Whom do I see as the finest actor of the twentieth century? Claude Rains. Who else? Some of the younger folk, or just people who aren’t movie connoisseurs, will probably say, “Who?!” Well, if you’ve seen Casablanca, you’ll recognize Mr. Rains as the smoothly sardonic Captain Renault. You know, the fellow at the center of the following oft paraphrased exchange:
Renault: “I’m shocked, shocked to discover gambling going on here.”
Breathless employee: “You’re winnings, sir.”
Renault, “Thank you.”
And back to blowing the whistle on his raid, without missing a beat.
Rains could play it all, and all with that gravel-wrapped-in-velvet voice, thanks to being gassed in WWI trenches (an attack that “bestowed” similar satisfying tones on Ronald Colman). He could be magnificently dastardly as the villain of swashbucklers when going up against Errol Flynn in The Prince and the Pauper and The Sea Hawk. On the other hand, Rains could also play it quietly calculating, icily superior as a disguised Nazi in Sealed Cargo, an amorally inventive mystery radio host in The Unsuspected, or a hard-dealing man of [shady] business in Rope of Sand or Lisbon. And no one could go grandiosely maniacal like Mr. Rains does in The Invisible Man and Crime without Passion. Yet he could easily, and convincingly, switch gears to give us the tender and eccentric fathers of the Four Daughters films or White Banners. Still, this playing is layered. In Mr. Sceffington, he projected such quiet ferocity within his refusal to lose his daughter to his divorcing wife, that Bette Davis, playing the object of that hostility, reports he genuinely frightened her! Then again, in this movie and in The Passionate Friends, he gave his powerful captains of industry humanity by revealing a capacity for deep passion, tenderness, and forgiveness. Finally, he could play a wise man who could out-Yoda Yoda, with more wit and a far better grasp of syntax. Dr. Jacquith deftly guides Charlotte Vale to emotional stability and maturity in Now, Voyager through humor, penetrating insight, and shrewd devil’s advocacy. We see him providing similar help in This Love of Ours and Moontide, although the latter in a rather scruffy guise. Unfortunately, even Claude’s reasonable, thoughtful Sir John Talbot could not save his son Larry from going all werewolf about Universal Studio’s version of ye olde English village in The Wolf Man.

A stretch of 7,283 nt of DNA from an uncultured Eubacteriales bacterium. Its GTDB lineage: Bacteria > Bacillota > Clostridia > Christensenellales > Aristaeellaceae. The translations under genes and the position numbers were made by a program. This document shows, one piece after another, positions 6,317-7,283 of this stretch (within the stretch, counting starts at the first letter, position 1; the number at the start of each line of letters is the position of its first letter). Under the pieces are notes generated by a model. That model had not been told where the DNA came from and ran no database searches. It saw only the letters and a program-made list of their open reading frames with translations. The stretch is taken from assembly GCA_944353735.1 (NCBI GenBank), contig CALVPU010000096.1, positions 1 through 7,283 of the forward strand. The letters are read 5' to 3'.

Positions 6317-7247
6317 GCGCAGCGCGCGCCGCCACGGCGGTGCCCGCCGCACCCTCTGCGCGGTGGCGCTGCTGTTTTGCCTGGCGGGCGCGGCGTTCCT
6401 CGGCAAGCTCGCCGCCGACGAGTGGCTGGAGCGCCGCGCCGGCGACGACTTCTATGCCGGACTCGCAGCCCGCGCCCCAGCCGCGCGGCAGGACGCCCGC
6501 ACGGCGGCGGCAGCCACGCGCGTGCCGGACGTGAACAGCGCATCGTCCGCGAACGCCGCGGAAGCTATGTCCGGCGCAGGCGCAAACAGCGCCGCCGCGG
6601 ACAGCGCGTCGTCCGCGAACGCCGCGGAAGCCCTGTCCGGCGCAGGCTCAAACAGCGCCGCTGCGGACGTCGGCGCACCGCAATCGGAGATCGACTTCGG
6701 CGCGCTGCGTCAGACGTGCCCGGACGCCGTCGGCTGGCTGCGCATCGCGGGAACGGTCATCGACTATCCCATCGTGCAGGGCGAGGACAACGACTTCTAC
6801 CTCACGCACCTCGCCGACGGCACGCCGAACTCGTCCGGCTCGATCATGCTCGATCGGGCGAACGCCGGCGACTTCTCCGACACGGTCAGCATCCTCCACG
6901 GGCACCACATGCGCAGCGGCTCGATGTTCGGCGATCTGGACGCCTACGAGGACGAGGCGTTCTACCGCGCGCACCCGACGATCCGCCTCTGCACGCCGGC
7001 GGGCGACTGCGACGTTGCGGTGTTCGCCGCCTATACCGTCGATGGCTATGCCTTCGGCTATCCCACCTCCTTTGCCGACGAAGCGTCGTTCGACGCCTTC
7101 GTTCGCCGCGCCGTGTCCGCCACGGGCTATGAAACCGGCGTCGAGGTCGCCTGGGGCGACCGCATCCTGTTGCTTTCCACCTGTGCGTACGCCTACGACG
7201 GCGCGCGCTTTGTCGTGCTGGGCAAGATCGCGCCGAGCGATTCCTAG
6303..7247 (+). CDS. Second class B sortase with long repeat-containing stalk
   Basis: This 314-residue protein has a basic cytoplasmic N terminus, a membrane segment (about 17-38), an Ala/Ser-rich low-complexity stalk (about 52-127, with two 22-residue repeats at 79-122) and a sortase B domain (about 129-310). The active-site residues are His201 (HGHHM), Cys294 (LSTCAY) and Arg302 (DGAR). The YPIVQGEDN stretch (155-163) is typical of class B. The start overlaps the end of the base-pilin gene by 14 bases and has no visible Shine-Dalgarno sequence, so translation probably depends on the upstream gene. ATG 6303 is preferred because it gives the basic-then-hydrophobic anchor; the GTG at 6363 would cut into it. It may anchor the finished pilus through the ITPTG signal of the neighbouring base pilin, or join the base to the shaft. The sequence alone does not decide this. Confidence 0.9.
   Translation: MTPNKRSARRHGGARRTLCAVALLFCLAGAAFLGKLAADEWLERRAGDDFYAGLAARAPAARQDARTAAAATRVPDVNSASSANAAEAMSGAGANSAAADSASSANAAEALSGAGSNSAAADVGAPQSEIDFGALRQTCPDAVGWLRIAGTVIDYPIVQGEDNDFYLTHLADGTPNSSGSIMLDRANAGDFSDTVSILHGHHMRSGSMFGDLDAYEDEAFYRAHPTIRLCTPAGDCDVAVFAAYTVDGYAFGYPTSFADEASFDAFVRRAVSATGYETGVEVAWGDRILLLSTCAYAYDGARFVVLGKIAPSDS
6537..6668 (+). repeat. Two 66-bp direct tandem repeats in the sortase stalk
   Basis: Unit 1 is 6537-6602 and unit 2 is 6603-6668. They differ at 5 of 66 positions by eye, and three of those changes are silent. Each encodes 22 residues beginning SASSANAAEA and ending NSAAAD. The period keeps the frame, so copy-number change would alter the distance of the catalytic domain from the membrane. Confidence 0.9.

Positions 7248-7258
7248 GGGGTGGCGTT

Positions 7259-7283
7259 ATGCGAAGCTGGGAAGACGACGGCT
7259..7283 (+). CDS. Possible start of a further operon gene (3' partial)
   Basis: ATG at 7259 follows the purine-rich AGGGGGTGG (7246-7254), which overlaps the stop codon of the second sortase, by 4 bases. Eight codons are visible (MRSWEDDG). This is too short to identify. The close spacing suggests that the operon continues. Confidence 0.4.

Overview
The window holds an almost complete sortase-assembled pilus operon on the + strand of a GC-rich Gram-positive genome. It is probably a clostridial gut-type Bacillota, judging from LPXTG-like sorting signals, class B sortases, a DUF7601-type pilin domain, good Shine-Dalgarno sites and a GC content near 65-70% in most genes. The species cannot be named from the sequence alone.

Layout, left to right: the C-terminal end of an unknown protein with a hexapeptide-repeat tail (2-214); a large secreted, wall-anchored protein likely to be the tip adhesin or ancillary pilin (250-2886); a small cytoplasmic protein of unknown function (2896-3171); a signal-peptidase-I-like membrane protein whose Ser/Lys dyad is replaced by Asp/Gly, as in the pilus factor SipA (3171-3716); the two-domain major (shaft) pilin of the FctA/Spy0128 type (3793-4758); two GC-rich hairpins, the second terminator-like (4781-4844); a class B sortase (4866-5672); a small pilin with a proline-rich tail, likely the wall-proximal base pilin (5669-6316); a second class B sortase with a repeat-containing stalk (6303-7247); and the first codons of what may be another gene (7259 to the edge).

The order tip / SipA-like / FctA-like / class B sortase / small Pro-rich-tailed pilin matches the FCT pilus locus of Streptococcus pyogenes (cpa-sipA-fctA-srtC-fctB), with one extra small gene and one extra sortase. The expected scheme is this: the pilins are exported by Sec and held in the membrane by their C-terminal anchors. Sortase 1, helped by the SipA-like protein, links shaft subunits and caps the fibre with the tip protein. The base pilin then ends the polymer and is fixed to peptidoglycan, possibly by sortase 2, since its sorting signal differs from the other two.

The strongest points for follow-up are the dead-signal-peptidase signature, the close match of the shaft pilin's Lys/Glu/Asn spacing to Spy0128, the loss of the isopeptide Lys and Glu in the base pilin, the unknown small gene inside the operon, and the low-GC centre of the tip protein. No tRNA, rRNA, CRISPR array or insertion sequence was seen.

Though some of Rains’s very early roles have a tendency to an over-the-top quality typical of early sound films, the main quality that you do see in his playing is honesty, genuineness. He plays with the type of sincerity that you expect from a Spencer Tracy, a Vic Morrow, or a Vincent D’Ofrio. There are two good biographies of Rains. The one by David J. Skal and Jessica Rains (the actor’s daughter and an actress, herself) is Claude Rains: An Actor’s Voice. The other is by John T. Soister and JoAnna Wioskowski, Claude Rains: A Comprehensive Illustrated Reference to His Work in Film, Stage, Radio, Television and Recordings.